The way OTR solves this is by having every value include a ZK-proof that it is valid. For instance g2a is checked using a Schnorr signature.

@secumod

This comment has been minimized.

Show comment
Hide comment
@secumod

secumod Dec 16, 2015

Contributor

Hmm. After more detailed look I see they use Schnorr signatures everywhere as ZK-proofs. Since ed25519 is a EC variant of Schnorr signature maybe we should just reuse their approach. Will take a look in that direction.

Contributor

secumod commented Dec 16, 2015

Hmm. After more detailed look I see they use Schnorr signatures everywhere as ZK-proofs. Since ed25519 is a EC variant of Schnorr signature maybe we should just reuse their approach. Will take a look in that direction.

@Idolf

This comment has been minimized.

Show comment
Hide comment
@Idolf

Idolf Dec 16, 2015

You will need to design a few primitives yourself, as they also use ZK-proofs for e.g. "I know a y such that g3a = y * base and Ra = y * R".

But yes, I think it should be doable. If you haven't already, I would suggest reading the first 8 pages of https://www.win.tue.nl/~berry/papers/dam.pdf

Idolf commented Dec 16, 2015

You will need to design a few primitives yourself, as they also use ZK-proofs for e.g. "I know a y such that g3a = y * base and Ra = y * R".

But yes, I think it should be doable. If you haven't already, I would suggest reading the first 8 pages of https://www.win.tue.nl/~berry/papers/dam.pdf

@secumod

This comment has been minimized.

Show comment
Hide comment
@secumod

secumod Dec 25, 2015

Contributor

I've ported all ZK-proofs from OTR to ed25519. If you have time, would really appreciate your feedback for #89

Contributor

secumod commented Dec 25, 2015

I've ported all ZK-proofs from OTR to ed25519. If you have time, would really appreciate your feedback for #89

@Idolf

This comment has been minimized.

Show comment
Hide comment
@Idolf

Idolf Dec 26, 2015

These lines are broken:

    if (!ge_cmp(&(comp_ctx->Pp), &(comp_ctx->P)))

Idolf commented Dec 26, 2015

These lines are broken:

    if (!ge_cmp(&(comp_ctx->Pp), &(comp_ctx->P)))
@Idolf

This comment has been minimized.

Show comment
Hide comment
@Idolf

Idolf Dec 26, 2015

More generally:

There are only three types of checks in the OTR implementation and in the original paper:

  • That a send value is valid. In ECC terms this would mean, 1 <= n < SM_ORDER and x is a valid point different from 0.
  • That a ZK-proof is valid.
  • That the final result is correct.

So almost all of the ge_cmps are superfluous, if we assume that the other checks are inserted correct.

It turns out that they are not. For instance signature[63] & 224 is insufficient to check if signature[32:64] is a valid.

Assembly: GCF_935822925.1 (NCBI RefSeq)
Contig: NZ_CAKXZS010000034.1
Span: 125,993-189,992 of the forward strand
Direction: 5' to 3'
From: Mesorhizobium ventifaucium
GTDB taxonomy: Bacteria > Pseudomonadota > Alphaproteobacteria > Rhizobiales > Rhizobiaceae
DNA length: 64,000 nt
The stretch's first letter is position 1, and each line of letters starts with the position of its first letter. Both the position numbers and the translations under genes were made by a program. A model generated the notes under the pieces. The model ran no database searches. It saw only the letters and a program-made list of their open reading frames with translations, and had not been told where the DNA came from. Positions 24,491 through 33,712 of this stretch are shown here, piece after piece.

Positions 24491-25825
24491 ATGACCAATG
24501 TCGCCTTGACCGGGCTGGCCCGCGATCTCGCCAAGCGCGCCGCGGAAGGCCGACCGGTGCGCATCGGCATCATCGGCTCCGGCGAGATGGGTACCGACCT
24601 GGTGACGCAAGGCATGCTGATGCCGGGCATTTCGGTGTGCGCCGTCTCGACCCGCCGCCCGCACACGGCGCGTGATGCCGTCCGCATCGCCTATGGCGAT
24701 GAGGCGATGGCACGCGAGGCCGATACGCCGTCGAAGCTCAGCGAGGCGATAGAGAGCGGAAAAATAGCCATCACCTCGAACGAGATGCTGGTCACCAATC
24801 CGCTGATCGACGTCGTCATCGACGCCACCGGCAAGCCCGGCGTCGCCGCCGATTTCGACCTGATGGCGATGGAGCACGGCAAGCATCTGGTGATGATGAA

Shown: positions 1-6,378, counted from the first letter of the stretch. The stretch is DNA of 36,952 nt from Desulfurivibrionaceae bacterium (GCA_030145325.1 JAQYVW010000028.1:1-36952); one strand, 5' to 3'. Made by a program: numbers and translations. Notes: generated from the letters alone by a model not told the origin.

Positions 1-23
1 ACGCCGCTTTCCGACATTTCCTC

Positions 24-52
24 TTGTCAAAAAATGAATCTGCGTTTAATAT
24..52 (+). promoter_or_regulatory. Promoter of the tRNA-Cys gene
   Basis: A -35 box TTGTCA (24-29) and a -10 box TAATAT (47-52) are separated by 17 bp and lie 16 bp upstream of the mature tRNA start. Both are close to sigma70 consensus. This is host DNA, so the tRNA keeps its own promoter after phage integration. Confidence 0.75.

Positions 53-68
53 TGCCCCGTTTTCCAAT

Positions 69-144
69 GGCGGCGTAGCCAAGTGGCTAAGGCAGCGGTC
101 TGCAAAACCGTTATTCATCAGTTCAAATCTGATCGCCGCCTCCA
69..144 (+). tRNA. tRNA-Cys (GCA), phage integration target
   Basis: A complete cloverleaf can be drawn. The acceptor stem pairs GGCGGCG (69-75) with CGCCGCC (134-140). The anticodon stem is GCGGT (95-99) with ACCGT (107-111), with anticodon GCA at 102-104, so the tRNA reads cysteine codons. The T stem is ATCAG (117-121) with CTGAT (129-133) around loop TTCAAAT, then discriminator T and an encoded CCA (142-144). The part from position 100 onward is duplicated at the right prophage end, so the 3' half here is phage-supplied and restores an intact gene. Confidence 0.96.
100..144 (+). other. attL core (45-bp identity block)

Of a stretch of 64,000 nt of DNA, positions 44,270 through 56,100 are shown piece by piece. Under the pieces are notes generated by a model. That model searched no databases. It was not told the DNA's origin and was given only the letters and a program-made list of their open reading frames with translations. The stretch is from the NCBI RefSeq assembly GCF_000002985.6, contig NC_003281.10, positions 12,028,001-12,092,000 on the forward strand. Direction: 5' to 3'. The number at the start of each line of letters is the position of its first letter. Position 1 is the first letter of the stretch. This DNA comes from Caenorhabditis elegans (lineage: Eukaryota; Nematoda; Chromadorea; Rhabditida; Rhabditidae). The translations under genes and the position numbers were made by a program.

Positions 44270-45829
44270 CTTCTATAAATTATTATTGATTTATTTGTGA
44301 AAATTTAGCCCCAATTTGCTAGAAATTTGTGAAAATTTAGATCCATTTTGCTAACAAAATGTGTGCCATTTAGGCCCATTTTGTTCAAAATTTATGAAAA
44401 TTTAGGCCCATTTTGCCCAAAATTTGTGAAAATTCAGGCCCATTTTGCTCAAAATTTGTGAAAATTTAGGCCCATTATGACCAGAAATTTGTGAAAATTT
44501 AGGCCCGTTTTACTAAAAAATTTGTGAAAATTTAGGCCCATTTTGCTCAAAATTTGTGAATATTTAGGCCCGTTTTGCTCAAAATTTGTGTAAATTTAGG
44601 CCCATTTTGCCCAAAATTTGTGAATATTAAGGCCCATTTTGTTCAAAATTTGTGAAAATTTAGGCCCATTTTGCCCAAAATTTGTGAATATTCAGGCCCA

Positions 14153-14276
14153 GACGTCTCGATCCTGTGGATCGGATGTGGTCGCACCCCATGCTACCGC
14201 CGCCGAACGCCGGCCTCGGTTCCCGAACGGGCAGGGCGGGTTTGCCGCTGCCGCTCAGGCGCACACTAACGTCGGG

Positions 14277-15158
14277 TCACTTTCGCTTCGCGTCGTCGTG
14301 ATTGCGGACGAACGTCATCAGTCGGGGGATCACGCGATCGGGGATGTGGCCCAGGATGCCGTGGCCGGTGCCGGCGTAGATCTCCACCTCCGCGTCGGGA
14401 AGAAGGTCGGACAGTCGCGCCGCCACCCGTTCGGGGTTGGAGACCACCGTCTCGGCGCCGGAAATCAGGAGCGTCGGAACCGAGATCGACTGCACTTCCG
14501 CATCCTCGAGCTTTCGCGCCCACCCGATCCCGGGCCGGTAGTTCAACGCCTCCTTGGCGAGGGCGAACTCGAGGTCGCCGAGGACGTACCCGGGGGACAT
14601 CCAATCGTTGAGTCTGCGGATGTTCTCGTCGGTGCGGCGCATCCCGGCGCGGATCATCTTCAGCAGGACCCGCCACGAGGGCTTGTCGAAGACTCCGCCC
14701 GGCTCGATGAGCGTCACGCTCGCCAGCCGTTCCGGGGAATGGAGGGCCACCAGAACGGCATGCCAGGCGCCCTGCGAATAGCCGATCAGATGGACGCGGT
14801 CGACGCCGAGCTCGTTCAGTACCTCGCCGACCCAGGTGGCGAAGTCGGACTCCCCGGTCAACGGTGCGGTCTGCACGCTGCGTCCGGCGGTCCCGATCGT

I have not yet verified whether that check is actually necessary, but I think it is. In any case: Either the check should be there and be done correctly, or it should be removed to reduce complexity.

Idolf commented Dec 26, 2015

More generally:

There are only three types of checks in the OTR implementation and in the original paper:

  • That a send value is valid. In ECC terms this would mean, 1 <= n < SM_ORDER and x is a valid point different from 0.
  • That a ZK-proof is valid.
  • That the final result is correct.

So almost all of the ge_cmps are superfluous, if we assume that the other checks are inserted correct.

It turns out that they are not. For instance signature[63] & 224 is insufficient to check if signature[32:64] is a valid.

I have not yet verified whether that check is actually necessary, but I think it is. In any case: Either the check should be there and be done correctly, or it should be removed to reduce complexity.

@secumod

This comment has been minimized.

Show comment
Hide comment
@secumod

secumod Jan 14, 2016

Contributor

So far I removed some of the checks which are probably indeed excessive. The idea behind that is the following:

  • we initially check two DH values g2, g3 are non-zero
  • we rely on ZK-proofs for other parameter validations, since they are derived using g2, g3 and base point which are all points with high order
  • we explicitly prohibit Rab to be zero. This makes the match possible only for real case or g2 being zero, but we checked that before

Would appreciate your comments on #92

Contributor

secumod commented Jan 14, 2016

So far I removed some of the checks which are probably indeed excessive. The idea behind that is the following:

  • we initially check two DH values g2, g3 are non-zero
  • we rely on ZK-proofs for other parameter validations, since they are derived using g2, g3 and base point which are all points with high order
  • we explicitly prohibit Rab to be zero. This makes the match possible only for real case or g2 being zero, but we checked that before

Would appreciate your comments on #92

@secumod

This comment has been minimized.

Show comment
Hide comment
@secumod

secumod Jan 19, 2016

Contributor

Closed by #92 (hopefully...)

Contributor

secumod commented Jan 19, 2016

Closed by #92 (hopefully...)

@secumod secumod closed this Jan 19, 2016

Sign up for free to join this conversation on GitHub. Already have an account? Sign in to comment